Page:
On the 22 October 2006, while bike riding through Golden Gate Park, I witnessed the very tail end of the American Cancer Society’s – “Making Strides Against Breast Cancer” – Breast Cancer Walk. And, from my involvement with the AIDS LifeCycle Charity Events, I remembered: the sense of completion, the feeling of exhaustion, the questions of “where do I go from here,” and the thoughts of “how to explain what one has experience physically, and emotionally” after completing a charity event. . . .
And most importantly, I remembered the importance of letting participants of charity events know that:
- You understand and support what they are doing.
- They are not alone.
So today, at 8:00am, along with the Sports Basement Employees, friends, new friends, strangers and “then some,” I served coffee, bagels, Gatorade, sweets, cheers & love to the participants of the Avon Walk for Breast Cancer – San Francisco.
Sports Basement welcomes Avon Breast Cancer Walk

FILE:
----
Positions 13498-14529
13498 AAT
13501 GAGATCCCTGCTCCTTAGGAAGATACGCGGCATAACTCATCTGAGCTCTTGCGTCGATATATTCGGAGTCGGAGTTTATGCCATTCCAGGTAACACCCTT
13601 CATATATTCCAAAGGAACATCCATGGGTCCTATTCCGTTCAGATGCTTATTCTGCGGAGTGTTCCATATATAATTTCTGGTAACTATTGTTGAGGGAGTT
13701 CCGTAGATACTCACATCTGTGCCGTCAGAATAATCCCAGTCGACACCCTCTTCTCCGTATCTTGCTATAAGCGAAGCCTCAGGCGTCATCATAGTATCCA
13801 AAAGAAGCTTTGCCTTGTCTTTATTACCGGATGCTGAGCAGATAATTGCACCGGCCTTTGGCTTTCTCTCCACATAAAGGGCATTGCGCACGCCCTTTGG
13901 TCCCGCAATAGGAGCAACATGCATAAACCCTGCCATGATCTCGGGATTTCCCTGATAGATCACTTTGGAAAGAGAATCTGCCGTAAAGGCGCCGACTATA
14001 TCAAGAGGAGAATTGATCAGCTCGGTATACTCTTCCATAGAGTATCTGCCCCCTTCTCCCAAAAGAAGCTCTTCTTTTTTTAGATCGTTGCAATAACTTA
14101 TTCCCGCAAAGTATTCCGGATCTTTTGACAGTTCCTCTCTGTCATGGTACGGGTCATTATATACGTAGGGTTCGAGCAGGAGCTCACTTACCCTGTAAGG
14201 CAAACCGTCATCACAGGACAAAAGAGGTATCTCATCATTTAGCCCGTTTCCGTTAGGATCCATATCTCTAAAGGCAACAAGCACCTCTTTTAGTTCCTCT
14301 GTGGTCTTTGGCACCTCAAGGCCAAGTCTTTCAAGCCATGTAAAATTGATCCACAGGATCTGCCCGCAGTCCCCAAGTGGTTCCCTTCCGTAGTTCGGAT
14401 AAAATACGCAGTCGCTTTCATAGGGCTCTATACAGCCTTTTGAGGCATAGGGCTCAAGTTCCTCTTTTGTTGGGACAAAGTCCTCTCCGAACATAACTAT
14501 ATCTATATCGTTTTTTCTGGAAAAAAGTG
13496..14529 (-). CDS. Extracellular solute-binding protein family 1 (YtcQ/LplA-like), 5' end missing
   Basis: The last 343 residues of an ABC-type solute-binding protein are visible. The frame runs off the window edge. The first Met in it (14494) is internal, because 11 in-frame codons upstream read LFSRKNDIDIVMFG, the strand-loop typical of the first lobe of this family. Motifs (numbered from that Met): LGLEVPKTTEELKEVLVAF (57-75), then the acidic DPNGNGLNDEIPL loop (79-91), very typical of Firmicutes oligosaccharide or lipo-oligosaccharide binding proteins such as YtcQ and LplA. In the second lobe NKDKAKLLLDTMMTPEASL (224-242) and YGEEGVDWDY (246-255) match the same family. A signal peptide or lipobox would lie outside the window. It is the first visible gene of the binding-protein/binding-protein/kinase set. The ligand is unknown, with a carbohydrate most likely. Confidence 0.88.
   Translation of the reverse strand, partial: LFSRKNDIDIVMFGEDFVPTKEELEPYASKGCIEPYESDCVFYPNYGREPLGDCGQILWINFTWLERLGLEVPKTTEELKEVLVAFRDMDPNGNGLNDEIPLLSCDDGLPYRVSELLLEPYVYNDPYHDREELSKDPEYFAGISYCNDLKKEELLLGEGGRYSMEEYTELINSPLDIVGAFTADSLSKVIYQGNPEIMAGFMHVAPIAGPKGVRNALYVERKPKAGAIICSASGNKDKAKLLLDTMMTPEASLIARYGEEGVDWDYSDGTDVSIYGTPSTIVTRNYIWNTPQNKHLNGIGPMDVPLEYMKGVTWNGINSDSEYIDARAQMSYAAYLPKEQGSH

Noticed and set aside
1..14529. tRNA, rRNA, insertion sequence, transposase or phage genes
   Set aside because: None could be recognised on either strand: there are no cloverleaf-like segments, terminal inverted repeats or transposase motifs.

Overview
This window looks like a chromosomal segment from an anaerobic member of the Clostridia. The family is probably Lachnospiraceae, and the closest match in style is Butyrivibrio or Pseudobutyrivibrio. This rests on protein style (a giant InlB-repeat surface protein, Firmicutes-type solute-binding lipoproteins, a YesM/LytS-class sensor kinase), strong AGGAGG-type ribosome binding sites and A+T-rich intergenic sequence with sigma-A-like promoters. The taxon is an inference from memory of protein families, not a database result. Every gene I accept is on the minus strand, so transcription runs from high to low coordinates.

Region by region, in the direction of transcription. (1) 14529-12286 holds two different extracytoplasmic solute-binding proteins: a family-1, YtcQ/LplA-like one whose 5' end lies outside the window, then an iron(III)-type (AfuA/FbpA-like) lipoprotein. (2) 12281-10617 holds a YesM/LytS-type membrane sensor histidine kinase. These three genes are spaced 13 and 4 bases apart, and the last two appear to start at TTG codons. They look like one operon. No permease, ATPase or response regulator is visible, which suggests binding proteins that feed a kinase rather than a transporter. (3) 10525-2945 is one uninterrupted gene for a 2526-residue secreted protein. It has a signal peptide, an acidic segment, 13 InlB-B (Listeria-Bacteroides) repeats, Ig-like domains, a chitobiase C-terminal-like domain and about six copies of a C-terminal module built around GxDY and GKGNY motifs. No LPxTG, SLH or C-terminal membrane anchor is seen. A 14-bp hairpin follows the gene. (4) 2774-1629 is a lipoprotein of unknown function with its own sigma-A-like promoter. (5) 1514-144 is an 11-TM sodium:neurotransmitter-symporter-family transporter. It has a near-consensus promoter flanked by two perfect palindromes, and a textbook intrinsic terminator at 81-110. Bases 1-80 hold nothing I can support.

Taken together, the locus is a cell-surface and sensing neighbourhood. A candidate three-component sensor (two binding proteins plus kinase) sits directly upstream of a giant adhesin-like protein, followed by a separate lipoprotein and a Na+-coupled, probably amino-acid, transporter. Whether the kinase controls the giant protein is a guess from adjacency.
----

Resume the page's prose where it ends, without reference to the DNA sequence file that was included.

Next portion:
“Breast cancer is the most common cancer among women, except for nonmelanoma skin cancers. The chance of developing invasive breast cancer at some time in a woman’s life is about 1 in 8 (13% of women). It is estimated that in 2007 about 178,480 new cases of invasive breast cancer will be diagnosed among women in the United States. At this time there are slightly over 2 million breast cancer survivors in the United States. Women living in North America have the highest rate of breast cancer in the world.
Breast cancer is the second leading cause of cancer death in women, exceeded only by lung cancer. The chance that breast cancer will be responsible for a woman’s death is about 1 in 33 (3%). In 2007, about 40,460 women and 450 men will die from breast cancer in the United States. Death rates from breast cancer continue to decline, with larger decreases in women younger than 50. These decreases are believed to be the result of earlier detection through screening and increased awareness, as well as improved treatment.” – American Cancer Society
Being safely escorted by the San Jose Police Department, women & men of all shapes & sizes, ages, creeds, and sexual orientations gathered because they know the adage “Good things come to those who wait.” Yet when it comes to breast cancer – when someone in the United States is diagnosed every three minutes – waiting is not an option. Walking is.
So whether one can run, walk, type, sing, cook, answer phones, bike, swim, bowl, drive a car, load a truck, or donate – there’s definitely something one can do to better the world and/or assist a fellow human being.
Wishing the best of all possible worlds,
Iyengar Yoga Teacher, tony